“To him that will, waies are not wanting.”
George Herbert (1593-1633)
You’ll be familiar with the saying ‘where there is a will, there is a way’, which is itself a revision from Herbert’s collection of proverbs, Jacula Prudentum (1640).
As solicitors, we impress on our clients the importance of succession planning. This includes making, validly executing, and then maintaining your will.
The High Court in Birmingham recently considered a case where the deceased had made several wills over the years, cutting in and out various family members leading to questions as to his testamentary capacity.
Stanley separated from his wife, Agnes, in the 1980s and moved in with his partner, Kathleen. In 2010, Stanley and Kathleen made wills leaving their share of their home to her daughter, Diane, and his son, Martin.
Kathleen died in 2014. Stanley gave the deeds to Diane.
A few weeks later, Stanley changed his will to cut out Diane in favour of Agnes and their children: Ronald, Jennifer, and Martin.
In 2017, Martin was cut out. In 2018, he was cut back in.
Agnes died in 2019.
By 2020, Martin was cut out again. This will was made during lockdown and witnessed through a car window.
Stanley died three months later.
Diane, having been given the deeds in 2014, objected to the 2020 will.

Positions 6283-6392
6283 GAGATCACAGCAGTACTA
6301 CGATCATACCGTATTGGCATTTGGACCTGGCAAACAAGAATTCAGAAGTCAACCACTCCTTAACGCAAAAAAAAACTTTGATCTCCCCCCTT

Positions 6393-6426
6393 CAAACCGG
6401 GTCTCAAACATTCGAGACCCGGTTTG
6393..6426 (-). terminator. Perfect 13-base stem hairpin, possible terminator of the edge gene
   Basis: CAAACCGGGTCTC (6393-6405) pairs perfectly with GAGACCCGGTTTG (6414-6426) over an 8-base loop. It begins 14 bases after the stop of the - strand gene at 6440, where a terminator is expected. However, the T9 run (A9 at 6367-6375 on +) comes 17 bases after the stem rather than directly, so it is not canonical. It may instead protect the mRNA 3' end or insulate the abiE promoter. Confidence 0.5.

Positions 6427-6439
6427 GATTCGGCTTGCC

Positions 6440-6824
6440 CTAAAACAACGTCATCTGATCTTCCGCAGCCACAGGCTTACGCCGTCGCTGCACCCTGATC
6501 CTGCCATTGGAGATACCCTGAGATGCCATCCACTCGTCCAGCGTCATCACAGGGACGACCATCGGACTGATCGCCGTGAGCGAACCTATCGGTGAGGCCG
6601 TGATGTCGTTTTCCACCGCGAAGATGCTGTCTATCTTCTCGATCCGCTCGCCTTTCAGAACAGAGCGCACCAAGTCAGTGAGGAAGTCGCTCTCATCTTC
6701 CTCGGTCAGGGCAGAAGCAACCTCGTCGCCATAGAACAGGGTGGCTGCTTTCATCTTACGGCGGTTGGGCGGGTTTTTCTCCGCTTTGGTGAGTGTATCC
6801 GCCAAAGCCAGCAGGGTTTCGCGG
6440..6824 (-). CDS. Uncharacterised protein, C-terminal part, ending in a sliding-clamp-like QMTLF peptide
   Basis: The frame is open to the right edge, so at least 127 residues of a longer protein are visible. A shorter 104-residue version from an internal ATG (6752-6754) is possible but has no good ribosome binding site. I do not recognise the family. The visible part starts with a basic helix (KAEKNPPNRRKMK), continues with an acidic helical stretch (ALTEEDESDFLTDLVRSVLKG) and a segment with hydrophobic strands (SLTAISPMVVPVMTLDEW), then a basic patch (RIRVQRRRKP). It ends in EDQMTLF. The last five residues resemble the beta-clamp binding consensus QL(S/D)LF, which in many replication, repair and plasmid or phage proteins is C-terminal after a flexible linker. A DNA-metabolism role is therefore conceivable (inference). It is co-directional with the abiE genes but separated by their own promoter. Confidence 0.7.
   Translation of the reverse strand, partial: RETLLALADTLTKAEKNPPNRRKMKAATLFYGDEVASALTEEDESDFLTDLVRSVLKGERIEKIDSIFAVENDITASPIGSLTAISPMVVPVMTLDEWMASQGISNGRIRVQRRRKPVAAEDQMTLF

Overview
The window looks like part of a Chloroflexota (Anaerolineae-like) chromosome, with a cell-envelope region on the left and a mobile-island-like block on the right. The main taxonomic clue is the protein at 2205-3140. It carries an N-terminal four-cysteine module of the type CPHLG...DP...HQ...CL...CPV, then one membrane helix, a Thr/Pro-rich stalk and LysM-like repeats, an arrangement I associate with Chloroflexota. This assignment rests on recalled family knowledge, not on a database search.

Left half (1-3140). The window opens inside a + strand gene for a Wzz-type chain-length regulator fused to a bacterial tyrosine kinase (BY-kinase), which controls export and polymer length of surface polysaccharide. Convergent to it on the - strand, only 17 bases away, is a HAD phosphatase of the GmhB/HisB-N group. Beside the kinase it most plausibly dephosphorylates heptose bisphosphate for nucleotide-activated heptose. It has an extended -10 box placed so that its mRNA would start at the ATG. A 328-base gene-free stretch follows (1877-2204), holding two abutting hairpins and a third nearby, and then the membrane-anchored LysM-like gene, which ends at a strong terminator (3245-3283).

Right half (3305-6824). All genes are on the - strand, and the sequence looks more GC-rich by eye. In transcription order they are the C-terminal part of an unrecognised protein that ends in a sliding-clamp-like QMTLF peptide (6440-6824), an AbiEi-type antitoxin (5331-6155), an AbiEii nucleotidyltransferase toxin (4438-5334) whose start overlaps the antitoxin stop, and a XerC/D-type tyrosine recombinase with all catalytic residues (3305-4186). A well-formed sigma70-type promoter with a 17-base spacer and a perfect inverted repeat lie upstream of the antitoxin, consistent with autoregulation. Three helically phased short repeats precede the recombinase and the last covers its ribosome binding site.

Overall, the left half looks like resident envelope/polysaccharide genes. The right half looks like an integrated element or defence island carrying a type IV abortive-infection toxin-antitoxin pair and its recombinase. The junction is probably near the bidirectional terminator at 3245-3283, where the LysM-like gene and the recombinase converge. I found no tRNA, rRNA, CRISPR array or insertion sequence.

Judge Tindal, sitting as a High Court Judge, noted that:
“…at a human level, it is about the impact of a deceased testator leaving his affairs in a sadly messy state and whether that was due to his diagnosis of dementia or – as I will find – his capacious, if harsh, decisions.”
The solicitor who drafted the 2020 will and the witnesses to it gave evidence. At this point, Diane withdrew her objection, and it was agreed that she would get her half-share in the home along with a payment from Stanley’s estate. Given the circumstances that led up to this resolution, the judge determined to give written reasons.
“…looking at the wills from 2010 onwards individually; and standing back and considering them together in the light of all the evidence, including his medical notes and the diagnosis of dementia, I find Stanley had testamentary capacity from the 2010 will corresponding to Kathleen’s then, to his final 2020 will, disinheriting Martin once again.”
On the formalities surrounding the execution of the 2020 will, the witnesses came to the driveway of Stanley’s home. They saw him sign through the car window before the document was passed to them to sign. This was a valid execution:
“Stanley was plainly very familiar and happy with it – after all, he had plenty of practice with wills.”
The Law Commission is due to publish a supplementary consultation paper on the law of wills in September 2023.